Retiree Medical Expenses Fall, But They Still Exceed Most People’s Expectations
A study released by Fidelity Investments estimated that a couple, who are enrolled in traditional Medicare and retiring in 2013, will need $220,000 to cover medical costs throughout their retirement.
The Associated Press/Washington Post: Expected Retiree Medical Expenses Fall In 2013, But Still Outpace Many Americans' Estimates
After years of increasing health care costs, the outlook is improving for seniors worried about paying their medical bills during retirement. For the second time in the last three years, estimated medical expenses for new retirees have fallen, according to a study released Wednesday by Fidelity Investments. A 65-year-old couple retiring this year would need $220,000 on average to cover medical expenses, an 8 percent decrease from last year's estimate of $240,000. The study assumes a life expectancy of 85 for women and 82 for men (5/15).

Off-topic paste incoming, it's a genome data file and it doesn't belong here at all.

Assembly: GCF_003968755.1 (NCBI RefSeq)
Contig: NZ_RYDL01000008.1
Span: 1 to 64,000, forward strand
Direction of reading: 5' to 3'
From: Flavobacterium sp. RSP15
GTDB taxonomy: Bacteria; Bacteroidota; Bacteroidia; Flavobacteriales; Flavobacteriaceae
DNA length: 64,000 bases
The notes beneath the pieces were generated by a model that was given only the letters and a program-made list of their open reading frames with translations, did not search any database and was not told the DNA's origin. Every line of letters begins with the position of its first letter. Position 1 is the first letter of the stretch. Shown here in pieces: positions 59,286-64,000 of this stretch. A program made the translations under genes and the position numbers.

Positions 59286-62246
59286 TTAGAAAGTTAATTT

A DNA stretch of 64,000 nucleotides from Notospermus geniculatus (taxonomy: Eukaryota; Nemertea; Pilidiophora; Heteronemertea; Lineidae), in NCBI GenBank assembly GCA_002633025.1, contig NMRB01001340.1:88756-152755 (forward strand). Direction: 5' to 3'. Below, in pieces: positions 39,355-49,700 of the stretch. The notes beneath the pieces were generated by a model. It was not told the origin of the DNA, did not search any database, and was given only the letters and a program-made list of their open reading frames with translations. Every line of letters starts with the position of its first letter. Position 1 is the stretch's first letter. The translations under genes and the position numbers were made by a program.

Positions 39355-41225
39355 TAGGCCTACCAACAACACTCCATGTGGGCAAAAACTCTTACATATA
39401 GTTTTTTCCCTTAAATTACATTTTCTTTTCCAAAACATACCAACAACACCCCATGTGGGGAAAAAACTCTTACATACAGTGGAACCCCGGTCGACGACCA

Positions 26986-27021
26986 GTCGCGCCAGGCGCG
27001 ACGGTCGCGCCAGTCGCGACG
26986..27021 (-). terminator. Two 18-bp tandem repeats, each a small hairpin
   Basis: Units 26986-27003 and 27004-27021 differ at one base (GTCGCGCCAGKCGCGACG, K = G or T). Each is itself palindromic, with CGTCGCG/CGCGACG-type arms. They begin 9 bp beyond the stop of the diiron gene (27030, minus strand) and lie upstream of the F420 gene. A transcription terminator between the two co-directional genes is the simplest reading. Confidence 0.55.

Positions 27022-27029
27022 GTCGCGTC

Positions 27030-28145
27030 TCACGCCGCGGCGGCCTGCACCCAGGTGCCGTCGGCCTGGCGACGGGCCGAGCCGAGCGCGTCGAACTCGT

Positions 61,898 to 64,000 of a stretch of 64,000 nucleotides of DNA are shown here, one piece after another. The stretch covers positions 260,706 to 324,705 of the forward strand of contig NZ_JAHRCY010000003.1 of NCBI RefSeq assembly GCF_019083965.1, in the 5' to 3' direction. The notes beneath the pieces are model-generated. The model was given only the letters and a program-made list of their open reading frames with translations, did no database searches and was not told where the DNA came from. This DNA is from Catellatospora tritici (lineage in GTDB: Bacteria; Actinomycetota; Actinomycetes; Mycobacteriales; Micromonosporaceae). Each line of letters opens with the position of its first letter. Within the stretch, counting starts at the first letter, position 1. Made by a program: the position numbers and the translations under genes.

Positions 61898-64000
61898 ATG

The Wall Street Journal’s Total Return: Retiree Health Costs Get Cheaper
Here’s a twist: Health-care expenses should cost 8% less for a 65-year-old couple retiring this year compared with last year, according to new research by Fidelity Investments. A 65-year-old couple retiring in 2013 is estimated to need $220,000 to cover medical expenses throughout retirement, assuming that they are enrolled in traditional Medicare coverage, Fidelity says (Greene, 5/15).